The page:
Chicago Teachers Go on Strike

400,000 Chicago students will be out of school indefinitely as their teachers go on strike Monday in the country’s third-largest school district.

Almost 30,000 teachers and support staff are off the job after their union and school officials failed to reach a contract agreement despite 400 hours of negotiations. The strike is Chicago’s first in 25 years.

The flood of out-of-class students from nearly 700 schools is prompting police to beef up operations. Police Superintendent Garry McCarthy said the department will be “emptying out our offices” to send police assigned to administrative duties out on the street.

“The kids in Chicago belong in the classroom,” Chicago Mayor Rahm Emanuel told reporters Sunday night, after the talks failed. “Our kids do not deserve this.”

The sticking point for the union and the school system centered around issues such as compensation, merit pay and an evaluation system.

“Negotiations have been intense but productive, but we have failed to reach an agreement that would prevent a labor strike,” Chicago Teachers Union President Karen Lewis told reporters late Sunday night.

The district said 144 schools will be open with limited hours, but parents are strongly encouraged “to first explore other options for their children.”

“We know that a strike will put a strain on many families, and no one will be hurt more by a strike than our students,” Chicago Public Schools said on its website.

Minutes before the union announced the impending strike, the president of Chicago’s school board said officials offered the city’s teachers a contract including pay increases and other measures they’d requested.

The package offered by school officials include effectively guaranteed pay increases for four years, does not include merit pay and offers “some give on the evaluation system.”

“The average teacher will get a 16% raise over that (4-year) period” at a time when the city’s fiscal situation is on edge, the school board president said of the offered deal.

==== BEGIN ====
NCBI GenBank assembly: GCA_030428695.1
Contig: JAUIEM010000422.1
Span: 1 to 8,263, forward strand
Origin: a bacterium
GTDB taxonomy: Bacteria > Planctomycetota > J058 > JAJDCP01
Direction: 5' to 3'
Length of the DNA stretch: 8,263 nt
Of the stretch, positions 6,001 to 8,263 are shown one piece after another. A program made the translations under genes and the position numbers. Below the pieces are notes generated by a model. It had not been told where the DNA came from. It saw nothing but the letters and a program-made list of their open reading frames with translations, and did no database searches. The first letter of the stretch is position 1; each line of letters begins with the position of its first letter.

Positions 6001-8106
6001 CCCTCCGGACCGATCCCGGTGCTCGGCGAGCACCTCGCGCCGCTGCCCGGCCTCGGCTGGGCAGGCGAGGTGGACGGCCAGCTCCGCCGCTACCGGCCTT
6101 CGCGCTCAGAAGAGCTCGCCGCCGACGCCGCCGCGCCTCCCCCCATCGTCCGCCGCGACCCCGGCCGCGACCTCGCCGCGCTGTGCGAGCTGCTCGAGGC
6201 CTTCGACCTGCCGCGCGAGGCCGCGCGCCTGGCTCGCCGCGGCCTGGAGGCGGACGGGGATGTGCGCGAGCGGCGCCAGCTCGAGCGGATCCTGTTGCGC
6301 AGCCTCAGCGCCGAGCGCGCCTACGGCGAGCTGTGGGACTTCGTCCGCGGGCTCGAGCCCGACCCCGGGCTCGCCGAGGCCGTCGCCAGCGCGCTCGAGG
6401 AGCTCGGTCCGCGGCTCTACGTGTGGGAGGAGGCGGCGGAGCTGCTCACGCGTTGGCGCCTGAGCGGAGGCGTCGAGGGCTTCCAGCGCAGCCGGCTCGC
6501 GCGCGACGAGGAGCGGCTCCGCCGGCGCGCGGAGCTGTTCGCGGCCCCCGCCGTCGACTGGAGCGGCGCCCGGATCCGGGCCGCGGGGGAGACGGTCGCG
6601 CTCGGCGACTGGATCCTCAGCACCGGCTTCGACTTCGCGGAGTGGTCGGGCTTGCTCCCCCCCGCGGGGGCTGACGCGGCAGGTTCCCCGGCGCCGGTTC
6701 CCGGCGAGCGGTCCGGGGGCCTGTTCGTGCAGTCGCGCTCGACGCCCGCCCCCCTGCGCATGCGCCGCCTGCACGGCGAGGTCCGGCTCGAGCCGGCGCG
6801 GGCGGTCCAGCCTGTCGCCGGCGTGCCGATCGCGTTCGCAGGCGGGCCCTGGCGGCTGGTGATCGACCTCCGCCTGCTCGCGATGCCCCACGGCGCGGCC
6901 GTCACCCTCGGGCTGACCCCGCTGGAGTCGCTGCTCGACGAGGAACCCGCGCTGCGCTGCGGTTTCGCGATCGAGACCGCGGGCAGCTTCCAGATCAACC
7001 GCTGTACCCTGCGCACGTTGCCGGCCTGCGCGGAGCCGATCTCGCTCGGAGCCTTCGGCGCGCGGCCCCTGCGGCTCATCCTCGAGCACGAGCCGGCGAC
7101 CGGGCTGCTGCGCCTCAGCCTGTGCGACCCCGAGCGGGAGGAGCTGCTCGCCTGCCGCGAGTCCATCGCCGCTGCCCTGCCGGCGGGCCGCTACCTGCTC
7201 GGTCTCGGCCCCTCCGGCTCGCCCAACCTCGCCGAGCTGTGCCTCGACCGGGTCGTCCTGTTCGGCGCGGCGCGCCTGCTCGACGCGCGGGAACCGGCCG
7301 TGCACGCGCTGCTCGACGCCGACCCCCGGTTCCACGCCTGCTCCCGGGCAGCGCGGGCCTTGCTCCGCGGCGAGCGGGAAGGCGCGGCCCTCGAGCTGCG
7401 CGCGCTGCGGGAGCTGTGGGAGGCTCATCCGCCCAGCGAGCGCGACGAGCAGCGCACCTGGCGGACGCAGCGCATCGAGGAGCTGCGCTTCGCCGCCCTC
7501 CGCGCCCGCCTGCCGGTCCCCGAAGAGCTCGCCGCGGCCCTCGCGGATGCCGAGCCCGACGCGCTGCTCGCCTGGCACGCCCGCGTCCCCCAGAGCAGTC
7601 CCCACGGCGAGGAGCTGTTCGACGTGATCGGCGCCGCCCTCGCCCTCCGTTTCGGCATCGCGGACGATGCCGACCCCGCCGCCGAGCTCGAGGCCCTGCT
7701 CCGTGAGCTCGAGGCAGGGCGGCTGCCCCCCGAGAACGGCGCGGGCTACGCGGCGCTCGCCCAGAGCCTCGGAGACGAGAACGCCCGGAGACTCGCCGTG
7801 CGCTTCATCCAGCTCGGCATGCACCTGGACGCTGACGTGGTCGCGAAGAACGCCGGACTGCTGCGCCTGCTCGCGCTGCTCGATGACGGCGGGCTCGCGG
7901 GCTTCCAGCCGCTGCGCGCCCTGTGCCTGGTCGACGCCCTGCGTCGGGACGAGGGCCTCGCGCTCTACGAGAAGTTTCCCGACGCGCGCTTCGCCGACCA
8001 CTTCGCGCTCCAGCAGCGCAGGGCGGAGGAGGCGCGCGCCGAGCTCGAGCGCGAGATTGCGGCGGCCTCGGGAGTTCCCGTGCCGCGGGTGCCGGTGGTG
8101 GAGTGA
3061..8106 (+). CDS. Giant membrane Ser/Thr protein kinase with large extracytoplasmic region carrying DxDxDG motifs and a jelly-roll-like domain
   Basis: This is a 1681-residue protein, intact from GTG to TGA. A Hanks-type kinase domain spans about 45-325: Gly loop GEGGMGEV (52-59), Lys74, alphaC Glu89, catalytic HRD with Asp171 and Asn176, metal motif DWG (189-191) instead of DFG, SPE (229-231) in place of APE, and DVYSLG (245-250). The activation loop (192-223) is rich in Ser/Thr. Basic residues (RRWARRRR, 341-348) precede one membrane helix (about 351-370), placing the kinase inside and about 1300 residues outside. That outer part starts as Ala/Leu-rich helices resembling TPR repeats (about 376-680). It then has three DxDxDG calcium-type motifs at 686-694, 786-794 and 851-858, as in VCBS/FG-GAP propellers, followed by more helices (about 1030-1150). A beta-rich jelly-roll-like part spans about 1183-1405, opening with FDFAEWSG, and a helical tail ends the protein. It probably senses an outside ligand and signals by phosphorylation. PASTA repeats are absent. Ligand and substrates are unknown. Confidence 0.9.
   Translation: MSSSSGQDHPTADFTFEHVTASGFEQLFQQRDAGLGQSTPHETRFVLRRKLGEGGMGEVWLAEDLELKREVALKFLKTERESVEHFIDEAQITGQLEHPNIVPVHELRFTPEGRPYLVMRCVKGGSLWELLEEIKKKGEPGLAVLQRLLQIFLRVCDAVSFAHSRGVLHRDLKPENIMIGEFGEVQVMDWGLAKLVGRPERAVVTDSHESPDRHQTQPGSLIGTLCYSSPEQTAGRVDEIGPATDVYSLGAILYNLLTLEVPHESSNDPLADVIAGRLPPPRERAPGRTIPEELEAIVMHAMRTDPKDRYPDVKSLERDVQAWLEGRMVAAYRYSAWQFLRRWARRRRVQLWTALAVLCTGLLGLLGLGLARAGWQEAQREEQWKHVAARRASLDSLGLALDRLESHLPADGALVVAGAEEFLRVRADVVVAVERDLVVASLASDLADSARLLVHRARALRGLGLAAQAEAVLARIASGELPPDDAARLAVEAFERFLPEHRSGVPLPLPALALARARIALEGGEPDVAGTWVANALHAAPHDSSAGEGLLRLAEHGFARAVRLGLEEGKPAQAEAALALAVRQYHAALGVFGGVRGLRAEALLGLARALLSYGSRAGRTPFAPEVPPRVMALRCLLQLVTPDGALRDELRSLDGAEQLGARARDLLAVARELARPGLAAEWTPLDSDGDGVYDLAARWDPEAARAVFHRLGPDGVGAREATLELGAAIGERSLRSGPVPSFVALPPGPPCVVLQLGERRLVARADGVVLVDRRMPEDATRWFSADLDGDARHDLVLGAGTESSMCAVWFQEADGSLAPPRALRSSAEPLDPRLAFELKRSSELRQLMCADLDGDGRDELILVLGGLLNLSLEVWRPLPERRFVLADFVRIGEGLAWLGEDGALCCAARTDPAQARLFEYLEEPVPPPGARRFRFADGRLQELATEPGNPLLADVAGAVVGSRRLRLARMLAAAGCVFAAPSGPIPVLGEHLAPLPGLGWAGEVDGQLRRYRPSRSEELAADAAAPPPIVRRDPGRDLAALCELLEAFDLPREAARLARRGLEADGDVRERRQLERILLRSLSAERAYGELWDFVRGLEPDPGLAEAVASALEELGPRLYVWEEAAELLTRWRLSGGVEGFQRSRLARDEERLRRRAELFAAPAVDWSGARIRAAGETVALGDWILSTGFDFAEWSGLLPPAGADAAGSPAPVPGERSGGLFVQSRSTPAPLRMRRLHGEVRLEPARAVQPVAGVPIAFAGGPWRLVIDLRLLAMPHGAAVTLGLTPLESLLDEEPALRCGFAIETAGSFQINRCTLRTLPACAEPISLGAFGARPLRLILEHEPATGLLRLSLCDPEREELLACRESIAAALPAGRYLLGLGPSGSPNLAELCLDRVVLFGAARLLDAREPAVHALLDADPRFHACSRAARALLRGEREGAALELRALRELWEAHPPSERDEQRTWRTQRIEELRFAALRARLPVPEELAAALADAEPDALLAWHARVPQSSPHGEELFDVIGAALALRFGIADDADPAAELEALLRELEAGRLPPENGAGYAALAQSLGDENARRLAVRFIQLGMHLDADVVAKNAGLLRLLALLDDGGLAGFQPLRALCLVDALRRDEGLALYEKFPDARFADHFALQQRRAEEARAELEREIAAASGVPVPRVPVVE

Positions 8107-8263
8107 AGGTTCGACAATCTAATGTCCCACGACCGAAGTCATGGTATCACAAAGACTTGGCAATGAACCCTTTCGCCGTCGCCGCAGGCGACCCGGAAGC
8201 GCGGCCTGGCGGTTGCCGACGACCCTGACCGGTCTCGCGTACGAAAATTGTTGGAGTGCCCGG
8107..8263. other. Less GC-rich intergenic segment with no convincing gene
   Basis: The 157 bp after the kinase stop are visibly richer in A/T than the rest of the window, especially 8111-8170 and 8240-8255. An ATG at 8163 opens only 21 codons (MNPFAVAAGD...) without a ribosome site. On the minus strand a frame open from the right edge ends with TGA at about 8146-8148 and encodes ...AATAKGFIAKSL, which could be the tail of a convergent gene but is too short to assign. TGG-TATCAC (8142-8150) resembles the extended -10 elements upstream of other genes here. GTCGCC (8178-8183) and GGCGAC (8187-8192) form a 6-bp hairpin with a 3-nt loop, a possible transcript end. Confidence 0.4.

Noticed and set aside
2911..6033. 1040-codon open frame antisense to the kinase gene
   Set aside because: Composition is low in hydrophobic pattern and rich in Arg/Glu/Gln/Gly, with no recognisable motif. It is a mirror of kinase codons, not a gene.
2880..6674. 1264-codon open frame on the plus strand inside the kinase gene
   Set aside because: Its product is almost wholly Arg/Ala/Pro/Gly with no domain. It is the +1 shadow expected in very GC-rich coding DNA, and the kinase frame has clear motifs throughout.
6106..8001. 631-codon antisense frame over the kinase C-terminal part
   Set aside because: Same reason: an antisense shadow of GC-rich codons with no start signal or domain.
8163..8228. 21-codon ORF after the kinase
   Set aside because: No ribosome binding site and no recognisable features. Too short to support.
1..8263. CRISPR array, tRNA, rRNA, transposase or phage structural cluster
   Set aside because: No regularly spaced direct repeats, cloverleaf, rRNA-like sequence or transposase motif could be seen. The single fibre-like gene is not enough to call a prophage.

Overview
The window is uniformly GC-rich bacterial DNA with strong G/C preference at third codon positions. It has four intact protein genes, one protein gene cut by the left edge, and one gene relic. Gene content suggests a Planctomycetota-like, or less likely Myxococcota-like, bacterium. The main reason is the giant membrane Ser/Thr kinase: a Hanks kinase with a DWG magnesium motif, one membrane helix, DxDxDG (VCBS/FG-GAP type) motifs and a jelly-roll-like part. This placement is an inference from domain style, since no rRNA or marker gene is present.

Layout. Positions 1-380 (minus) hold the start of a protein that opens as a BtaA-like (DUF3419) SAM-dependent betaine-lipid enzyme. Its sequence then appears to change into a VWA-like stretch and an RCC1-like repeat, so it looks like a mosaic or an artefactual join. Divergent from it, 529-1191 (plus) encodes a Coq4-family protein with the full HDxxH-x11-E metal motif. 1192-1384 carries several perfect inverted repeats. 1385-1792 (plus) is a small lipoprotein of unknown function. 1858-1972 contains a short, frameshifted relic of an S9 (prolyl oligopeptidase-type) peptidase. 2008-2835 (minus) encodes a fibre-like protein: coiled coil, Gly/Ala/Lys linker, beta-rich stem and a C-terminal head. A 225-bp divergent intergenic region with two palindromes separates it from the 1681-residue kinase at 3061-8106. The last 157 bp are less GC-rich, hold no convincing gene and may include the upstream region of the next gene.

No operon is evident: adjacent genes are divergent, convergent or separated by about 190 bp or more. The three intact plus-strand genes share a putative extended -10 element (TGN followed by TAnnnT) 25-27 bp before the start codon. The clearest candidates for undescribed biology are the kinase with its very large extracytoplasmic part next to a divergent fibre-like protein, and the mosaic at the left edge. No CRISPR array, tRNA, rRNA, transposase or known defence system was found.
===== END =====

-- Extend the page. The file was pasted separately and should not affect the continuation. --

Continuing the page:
Lewis, the union president, acknowledged that “talks have been productive in many areas.”

“We have successfully won concessions for nursing mothers and put more than 500 of our members back to work. We have restored some of the art, music, world language, technology and physical education classes to many of our students. The board also agreed that we will now have textbooks on the first day of school, rather than have our students and teachers wait for up to six weeks before receiving instructional materials.”

But issues such as health benefits and evaluation procedures remain.

Lewis said she was concerned about the possibility of a large termination of teachers under a new evaluation system.

“We are also concerned that too much of the evaluations will be based on students’ standardized test scores. This is no way to measure teacher effectiveness at all,” she said.

Some students in the district began class on August 13, and others, on a different schedule, started on September 4.

“In the morning, no (union) members will be inside our schools,” Lewis said, adding that teachers will march on picket lines and talk to community members.

Mayor Emanuel said he was disappointed at the impasse Sunday night, saying he believed the offers laid out were fair to both teachers and taxpayers.

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